The writableRaster you’re talking about is a special pixel array that is connected with the BufferedImage it was taken from. Special in the sense that they both (the raster and the bufferedImage) both point into the same pixel array in memory. So a change in either of them is reflected on the other.
You can get a copy of any pixel array from a BufferedImage in java by using the BufferedImage’s builtin getRGB() method. This gives you a copy of that array, and changing that array won’t alter the BufferedImage it was copied from.
As an example, this applet draws all its tiles with g.drawImage() and does no manual pixel manipulation whatsoever.
TL;DR - No don’t worry about it! Deal with pixels themselves only if you want to!:}
Well if you want to deal with pixels you have greater control over what’s going on, but you also have a lot more responsibility.
Performance differences between the two fundamentally are negligible. If you want high graphics and performance, both of these are shit compared to LWJGL.
In other words, use what you feel more comfortable with, performance shouldn’t be an issue.
Why people want to juggle around with the pixels themselves is probably because it can be considered as fun. I.e, it’s fun to know how it works and deal with it yourself - but it does take a more involved mind. I.e, only geeks and nerds do it for their own pleasure.
This tendency to do things the hard way because it’s fun can be detrimental, however. So be wary. Over optimizing can be fun but also can be a huge waste of time.
Time wasted having fun != time wasted - well, tell that to the overall progress and health of your 2+ year projects that still isn’t finished.
[EDIT]: I just want to clarify that I only speak on the behalf of myself and the time I’ve wasted having fun dealing with pixels and optimizing unnecessarily, this post comes off a lot more cynical than intended :]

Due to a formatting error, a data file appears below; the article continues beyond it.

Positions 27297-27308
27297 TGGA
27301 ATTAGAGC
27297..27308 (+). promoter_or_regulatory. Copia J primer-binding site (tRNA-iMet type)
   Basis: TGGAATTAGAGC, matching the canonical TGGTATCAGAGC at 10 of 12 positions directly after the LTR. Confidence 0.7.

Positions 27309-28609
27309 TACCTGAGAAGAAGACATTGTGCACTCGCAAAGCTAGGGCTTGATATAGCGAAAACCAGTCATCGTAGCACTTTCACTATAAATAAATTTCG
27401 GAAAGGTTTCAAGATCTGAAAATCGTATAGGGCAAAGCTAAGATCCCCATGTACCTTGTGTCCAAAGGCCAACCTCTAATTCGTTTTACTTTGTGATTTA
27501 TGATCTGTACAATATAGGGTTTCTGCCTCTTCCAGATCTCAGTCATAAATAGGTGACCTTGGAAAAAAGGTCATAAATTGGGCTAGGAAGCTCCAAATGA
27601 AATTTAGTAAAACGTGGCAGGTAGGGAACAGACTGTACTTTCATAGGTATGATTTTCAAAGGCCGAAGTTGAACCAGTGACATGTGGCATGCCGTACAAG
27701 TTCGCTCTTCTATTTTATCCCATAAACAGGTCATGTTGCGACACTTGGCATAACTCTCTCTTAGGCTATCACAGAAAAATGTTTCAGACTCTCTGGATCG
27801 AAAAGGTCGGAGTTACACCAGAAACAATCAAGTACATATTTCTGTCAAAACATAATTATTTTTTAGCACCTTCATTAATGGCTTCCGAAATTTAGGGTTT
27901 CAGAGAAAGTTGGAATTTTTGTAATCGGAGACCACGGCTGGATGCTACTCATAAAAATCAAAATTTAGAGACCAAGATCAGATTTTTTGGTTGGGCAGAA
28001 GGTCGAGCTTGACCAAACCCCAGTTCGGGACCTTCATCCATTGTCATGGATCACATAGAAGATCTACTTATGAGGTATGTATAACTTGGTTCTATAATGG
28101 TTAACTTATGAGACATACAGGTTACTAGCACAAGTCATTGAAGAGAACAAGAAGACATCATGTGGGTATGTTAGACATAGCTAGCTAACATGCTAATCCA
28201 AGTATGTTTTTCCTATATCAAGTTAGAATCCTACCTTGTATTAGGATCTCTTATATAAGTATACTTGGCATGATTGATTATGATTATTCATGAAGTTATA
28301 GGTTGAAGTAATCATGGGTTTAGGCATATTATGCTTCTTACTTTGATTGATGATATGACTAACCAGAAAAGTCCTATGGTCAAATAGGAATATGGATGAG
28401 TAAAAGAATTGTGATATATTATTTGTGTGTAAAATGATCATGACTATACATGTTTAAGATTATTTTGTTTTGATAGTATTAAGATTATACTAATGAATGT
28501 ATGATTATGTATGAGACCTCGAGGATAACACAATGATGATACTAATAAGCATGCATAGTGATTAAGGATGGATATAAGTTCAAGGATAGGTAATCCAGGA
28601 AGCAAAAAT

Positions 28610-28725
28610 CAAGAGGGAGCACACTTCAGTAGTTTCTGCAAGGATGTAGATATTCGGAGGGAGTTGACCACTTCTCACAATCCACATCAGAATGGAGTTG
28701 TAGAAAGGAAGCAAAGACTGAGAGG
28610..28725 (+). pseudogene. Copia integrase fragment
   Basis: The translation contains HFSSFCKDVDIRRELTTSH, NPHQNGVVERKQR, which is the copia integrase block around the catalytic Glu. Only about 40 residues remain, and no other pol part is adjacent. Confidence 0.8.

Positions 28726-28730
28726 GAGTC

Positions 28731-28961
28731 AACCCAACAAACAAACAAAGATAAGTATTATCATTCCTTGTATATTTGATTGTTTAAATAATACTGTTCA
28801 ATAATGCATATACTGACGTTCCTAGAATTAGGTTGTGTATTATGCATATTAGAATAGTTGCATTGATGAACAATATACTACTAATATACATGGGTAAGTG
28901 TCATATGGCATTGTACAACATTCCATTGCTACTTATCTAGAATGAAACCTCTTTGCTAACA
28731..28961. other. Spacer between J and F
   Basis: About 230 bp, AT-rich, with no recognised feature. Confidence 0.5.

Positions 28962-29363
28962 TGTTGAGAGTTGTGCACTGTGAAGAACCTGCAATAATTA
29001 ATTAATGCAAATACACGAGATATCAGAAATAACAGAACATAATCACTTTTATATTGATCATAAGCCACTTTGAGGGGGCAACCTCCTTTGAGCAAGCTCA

Your map will likely be made up of images/sprites, so you will just be using drawImage. You don’t need to worry about pixels or RGB data just to draw a simple tiled map.
Java2D is slow and your performance will likely not be suitable after you start adding more sprites/features/particles/etc. You should stick with LibGDX or Slick2D (or anything else based on OpenGL) if you want good performance.
Regarding the “weird lines” issue when using Slick: this is because you were using GL_LINEAR as your filtering mode. As you said yourself in the slick forums, nearest neighbour fixed the issue. I explain in more detail why this occurs here:
I used the nearest filter, but it fixed the issue I had on hole tiles, but then, ( maybe it’s just my pc performance issue ) it seems like some tiles lag on some places, and empty 1px wide background lines started to occur on some places.
Well, it totally depends on the width and the height of the tiles, and how you are placing the tiles. If you are using division to find out where to place tiles when you move around your map, sometimes you will not get an even number and it’ll cause some spots to have a 1px wide gap in between the tiles.
To fix it, you should make sure your beginning map has all the tiles spread uniform (evenly using pixels). Use translate (x, y) to move around the map. If you have zoom, it can complicate matters. Please tell me if that is the case.